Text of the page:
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Postmodern poetry – experimental poetry – has been for the last 15 years or so trying to figure out how to wriggle out of the sort of direct, personal poetry that the generation of Allen Ginsberg and Adrienne Rich made. Not necessarily because the younger poets didn't like it, but because they felt that work was done and it was time to do something else. The project has gone in a lot of directions, but almost all of them have had in common an effort to subvert narrative, undermine the first person singular, and foreground the textures and surprises in language rather than the drama of content.

A rowdy and engaging instance is a second book from the New York City poet Susan Wheeler, "Smokes," published by Four Ways Books. To give you the flavor of it, here is a well-known poem from Robert Frost's first and much-beloved book, "A Boy's Will," published in 1915, and the poem by Wheeler which gives it a Monty-Pythonesque spin:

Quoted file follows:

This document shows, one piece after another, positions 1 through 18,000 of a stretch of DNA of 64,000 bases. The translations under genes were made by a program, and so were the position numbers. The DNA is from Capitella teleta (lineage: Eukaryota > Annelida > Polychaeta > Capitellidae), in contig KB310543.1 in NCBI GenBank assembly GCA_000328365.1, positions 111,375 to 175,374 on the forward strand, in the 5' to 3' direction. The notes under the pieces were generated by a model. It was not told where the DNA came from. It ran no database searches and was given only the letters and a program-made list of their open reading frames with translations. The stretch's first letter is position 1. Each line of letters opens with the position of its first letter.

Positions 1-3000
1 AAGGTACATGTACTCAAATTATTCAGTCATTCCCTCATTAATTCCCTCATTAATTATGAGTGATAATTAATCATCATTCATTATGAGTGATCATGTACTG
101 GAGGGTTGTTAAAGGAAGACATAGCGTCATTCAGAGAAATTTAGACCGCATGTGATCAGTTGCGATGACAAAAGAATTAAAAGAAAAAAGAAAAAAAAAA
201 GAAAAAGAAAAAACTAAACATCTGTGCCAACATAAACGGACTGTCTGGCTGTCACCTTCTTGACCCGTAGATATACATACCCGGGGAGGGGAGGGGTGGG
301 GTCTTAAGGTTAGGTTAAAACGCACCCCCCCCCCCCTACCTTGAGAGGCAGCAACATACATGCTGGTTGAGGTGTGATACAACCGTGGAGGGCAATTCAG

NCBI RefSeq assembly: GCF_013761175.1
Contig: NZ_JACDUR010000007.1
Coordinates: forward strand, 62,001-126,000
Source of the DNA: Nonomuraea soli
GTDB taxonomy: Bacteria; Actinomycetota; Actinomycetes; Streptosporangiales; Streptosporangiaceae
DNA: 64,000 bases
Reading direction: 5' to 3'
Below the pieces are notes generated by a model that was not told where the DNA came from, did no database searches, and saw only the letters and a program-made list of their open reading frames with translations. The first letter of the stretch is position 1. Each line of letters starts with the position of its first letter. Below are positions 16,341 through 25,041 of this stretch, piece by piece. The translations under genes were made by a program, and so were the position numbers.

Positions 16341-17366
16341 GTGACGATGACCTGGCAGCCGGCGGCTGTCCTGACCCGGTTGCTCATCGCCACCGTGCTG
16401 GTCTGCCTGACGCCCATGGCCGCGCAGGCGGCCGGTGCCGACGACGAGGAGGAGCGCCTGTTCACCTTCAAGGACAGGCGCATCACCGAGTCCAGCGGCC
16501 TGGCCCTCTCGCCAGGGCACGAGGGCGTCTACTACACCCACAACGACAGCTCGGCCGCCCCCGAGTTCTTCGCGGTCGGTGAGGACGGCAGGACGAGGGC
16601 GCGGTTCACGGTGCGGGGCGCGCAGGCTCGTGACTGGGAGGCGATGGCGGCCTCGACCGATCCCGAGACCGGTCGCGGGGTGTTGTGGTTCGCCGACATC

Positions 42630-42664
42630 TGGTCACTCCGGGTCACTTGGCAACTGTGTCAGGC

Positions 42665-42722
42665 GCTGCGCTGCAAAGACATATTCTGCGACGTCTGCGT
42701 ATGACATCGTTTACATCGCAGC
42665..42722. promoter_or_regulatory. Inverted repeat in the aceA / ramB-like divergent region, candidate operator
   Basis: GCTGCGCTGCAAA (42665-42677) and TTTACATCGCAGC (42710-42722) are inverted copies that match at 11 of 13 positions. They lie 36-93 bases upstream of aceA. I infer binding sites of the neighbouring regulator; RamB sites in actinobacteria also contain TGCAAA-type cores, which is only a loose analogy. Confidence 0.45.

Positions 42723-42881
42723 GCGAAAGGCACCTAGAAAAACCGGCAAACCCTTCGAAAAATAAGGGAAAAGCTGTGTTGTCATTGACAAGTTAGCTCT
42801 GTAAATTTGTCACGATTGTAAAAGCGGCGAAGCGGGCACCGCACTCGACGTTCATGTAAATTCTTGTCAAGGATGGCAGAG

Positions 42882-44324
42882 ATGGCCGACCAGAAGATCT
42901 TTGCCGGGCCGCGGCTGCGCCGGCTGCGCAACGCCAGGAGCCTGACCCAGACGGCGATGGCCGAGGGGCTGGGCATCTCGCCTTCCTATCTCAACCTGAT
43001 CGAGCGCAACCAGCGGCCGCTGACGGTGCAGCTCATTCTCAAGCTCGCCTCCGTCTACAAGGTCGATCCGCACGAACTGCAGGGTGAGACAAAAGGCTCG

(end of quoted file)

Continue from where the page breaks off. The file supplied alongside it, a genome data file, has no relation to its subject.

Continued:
The Pasture

I'm going out to clean the pasture spring I'll only stop to rake the leaves away (And wait to watch the water clear; I may): I shan't be gone long. – You come too.

I'm going out to fetch the little calf That's standing by the mother. It's so young It totters when she licks it with her tongue I shan't be gone long. – You come too.

That's Vermont in the tens of the century. Here is Manhattan in the '90s:

He or She That's Got the Limb That Holds Me Out on It

The girls are drifting in their ponytails and their pig iron boat. So much for Sunday. The dodo birds are making a racket to beat the band. You could have come too.

The girls wave and throw their garters from their pig iron boat. Why is this charming? Where they are nailed on their knees the garters all rip. You were expected.

The youngest sees a Fury in a Sentra in a cloud. This is her intimation and she balks. The boat begins rocking from the scourge of the sunset. The youngest starts the song.